Equine-guided meditation is a mindfulness meditation method that is practised in the presence of one or more horses. Initially, when I started sharing this practice with our workshop participants, I decided to call it equine-facilitated meditation. My intention was that it would be a focused form of meditation, the horse serving as the focal point, instead of a candle, for example. I thought that the horse or horses would facilitate meditation in a passive way. I did not intend that the horse or horses would take an active role as in actually guiding the meditation.
To help our workshop participants reach that state of thoughtless awareness when the mind is calm, yet completely alert that I understand meditation to be, I usually start an equine-facilitated meditation session by directing them to a peaceful spot somewhere near the horses. I begin by asking them to concentrate on their breathing. At first, we breathe normally, gradually letting our breathing slow down until it is regular, smooth and slow.
I then ask them to focus their attention on one of our horses. I encourage them to engage all their senses and even imagine that they are in fact a horse, that they can see, hear, smell, feel and even taste what a horse sees, hears, smells, feels and tastes. I suggest that they imagine how it would feel to have four legs, four hooves and a tail. I ask them to imagine that they are seeing the world through a horse’s eyes, physically, mentally and sometimes metaphorically,
I encourage them to look at their individual problems as a horse would look at a problem, as a member of a herd, interdependently and individually. Sometimes, when I personally reach out to the horses, they respond in kind, offering me solutions to problems from their perspective. Guests are often surprised to find that when they are sitting near the horses, it is much easier to quieten their minds and enter the meditative state than it is at home. Especially if they do not have much meditation experience.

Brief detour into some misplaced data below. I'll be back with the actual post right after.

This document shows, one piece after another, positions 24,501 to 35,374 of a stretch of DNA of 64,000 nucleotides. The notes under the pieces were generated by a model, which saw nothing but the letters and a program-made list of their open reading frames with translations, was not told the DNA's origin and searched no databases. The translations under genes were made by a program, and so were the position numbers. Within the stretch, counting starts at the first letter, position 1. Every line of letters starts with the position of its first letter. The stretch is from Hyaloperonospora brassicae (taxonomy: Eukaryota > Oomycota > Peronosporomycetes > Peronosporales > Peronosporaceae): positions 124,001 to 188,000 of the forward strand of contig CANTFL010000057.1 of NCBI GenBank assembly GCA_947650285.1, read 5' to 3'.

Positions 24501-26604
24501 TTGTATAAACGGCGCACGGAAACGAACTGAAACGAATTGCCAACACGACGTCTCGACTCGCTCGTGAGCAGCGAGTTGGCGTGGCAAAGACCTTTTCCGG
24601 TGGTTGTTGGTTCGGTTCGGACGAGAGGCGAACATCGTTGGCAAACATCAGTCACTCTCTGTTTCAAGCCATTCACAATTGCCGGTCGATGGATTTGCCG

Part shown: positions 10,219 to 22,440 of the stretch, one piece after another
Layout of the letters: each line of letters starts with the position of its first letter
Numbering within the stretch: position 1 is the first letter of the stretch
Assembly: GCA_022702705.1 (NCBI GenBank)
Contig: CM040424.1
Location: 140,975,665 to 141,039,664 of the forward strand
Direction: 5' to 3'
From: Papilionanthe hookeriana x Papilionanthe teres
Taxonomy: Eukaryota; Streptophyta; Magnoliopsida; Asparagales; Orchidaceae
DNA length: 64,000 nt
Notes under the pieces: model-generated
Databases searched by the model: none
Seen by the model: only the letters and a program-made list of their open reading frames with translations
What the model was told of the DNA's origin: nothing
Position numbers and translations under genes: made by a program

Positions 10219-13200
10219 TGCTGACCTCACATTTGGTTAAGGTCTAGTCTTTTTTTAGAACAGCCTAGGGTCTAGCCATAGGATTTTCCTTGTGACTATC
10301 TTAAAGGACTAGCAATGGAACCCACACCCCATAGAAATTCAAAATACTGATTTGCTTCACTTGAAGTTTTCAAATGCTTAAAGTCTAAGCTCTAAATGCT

Horses’ ability to be at once fully present in their bodies, in their environment as well as in the moment, facilitates mindful meditation by giving us a perfect example to follow and to focus on. Our workshop participants found the sessions very useful and continued to practice equine-facilitated meditation at home, by imagining that they were still in the paddock with the horses or by watching a Youtube video made for this purpose. So it worked quite well, until the day I decided to add a loving-kindness meditation at the end of the session.
That day, everything changed. We were a small group, not more than six. We were sitting in a circle in the paddock closest to the lake. Belle, Bass, Aurore and Tess were with us in the paddock, grazing peacefully nearby. I lead the loving-kindness meditation, starting with the focus on each individual. I then moved the focus to a loved one. I then moved the focus to the horses. I asked the participants to send waves of loving-kindness to Belle, our boss mare. Before I had voiced the second sentence, Belle had walked over to us and was standing just outside the circle. She had never approached a circle before. It was intimidating because we were sitting flat on the ground and Belle is enormous: 1m65 at the withers. As I started the third sentence, she came over to me and made it quite clear that she intended entering the circle…